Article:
“A man wrapped up in himself makes a very small bundle.“
— Benjamin Franklin
The Line of Actual Control (LAC) is a notional demarcation line that separates Indian territory from Chinese-controlled territory in the Sino-Indian border dispute. It refers to the line formed after the 1962 Sino-Indian War and is part of the Sino-Indian border dispute. It forms a key part of China’s ‘Salami Slicing‘ theory, one where China uses minor transgressions, none of which would constitute a casus belli by itself, but later produce a much larger action or result in China’s favour which would have been problematic or unlawful to perform all at once. A notable example of this strategy is the alleged String of Pearls strategy in the Indian Ocean.
Something similar has happened in LAC since May 2020.
In May 2020, the Chinese intruded in Gogra after the PLA violated the LAC at Pangong Tso. The Chinese moved a platoon of soldiers inside the Indian perception of the LAC while simultaneously maintaining considerable strength on their side of the LAC. Indians countered them by organising a “mirror deployment” and matched the PLA’s strength. Following the disengagement agreement reached in the wake of June 15 2020, the Galwan Valley clash, the Chinese were supposed to move back to their side of the LAC.
Just like in Gogra, the Chinese came within the Indian side of the LAC in Hot Springs. In July, the Chinese had agreed to pull back but again did not fully implement it. The disengagement talks in July were the second such exercise after the standoff began. The first, on June 6, failed after the Chinese did not hold up their end of the agreement in Galwan Valley, and a clash ensued. Twenty Indian soldiers died in the clash, with the Chinese side acknowledging at least four fatalities at their end. This clash was the first instance since 1975 when a clash on the India-China border resulted in deaths. After the second round of talks, the only location where the Chinese entirely implemented their disengagement commitments was in Galwan Valley.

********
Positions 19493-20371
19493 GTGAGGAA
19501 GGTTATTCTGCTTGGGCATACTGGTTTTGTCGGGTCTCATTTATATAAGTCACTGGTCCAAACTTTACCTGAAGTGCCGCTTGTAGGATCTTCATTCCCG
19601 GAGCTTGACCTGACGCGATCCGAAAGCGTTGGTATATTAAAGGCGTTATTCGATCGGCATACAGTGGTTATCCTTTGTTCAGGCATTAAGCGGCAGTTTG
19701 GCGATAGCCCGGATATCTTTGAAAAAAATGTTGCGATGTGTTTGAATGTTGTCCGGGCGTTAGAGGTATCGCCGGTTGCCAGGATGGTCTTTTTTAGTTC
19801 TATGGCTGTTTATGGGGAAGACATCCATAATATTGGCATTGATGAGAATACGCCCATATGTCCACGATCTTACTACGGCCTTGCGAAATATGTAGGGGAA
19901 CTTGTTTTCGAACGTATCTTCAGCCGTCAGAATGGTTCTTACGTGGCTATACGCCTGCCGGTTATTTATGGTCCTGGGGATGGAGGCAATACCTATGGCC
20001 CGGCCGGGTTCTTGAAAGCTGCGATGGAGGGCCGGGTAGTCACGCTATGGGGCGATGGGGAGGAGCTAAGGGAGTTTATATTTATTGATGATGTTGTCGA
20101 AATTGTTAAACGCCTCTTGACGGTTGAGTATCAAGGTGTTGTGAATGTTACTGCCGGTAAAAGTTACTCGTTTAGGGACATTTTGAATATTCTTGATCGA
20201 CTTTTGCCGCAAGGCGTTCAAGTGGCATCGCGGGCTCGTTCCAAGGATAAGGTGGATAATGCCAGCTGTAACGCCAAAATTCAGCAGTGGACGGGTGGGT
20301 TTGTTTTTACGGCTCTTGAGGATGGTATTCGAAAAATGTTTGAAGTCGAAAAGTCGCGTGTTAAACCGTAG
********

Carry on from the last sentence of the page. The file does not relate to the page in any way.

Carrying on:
Sources had said in May last year that it would take only 5-6 hours for the Chinese to pack up and leave if they intended to.
The issue in Depsang Plains relates to China blocking Indian patrol parties from accessing five Patrolling Points. The Chinese have set up cameras in the ‘bottleneck’ and the ‘Y’ junction areas (that allow the Indians to reach the PPs) and block Indian patrols with the vehicles they drive in from their side. There have been claims that the Chinese have also pitched tents on the Indian side, but the Army denies it.
The issue of Demchok is another legacy problem. Following the fresh round of tensions in Ladakh, the Chinese carried out a “minor transgression” at Demchok, and the PLA set up a “few” tents.
“But this area is disputed,” a source had said, adding that this is not a classical violation. “It was on-and-off previously but, since April, the Chinese have firmed up.“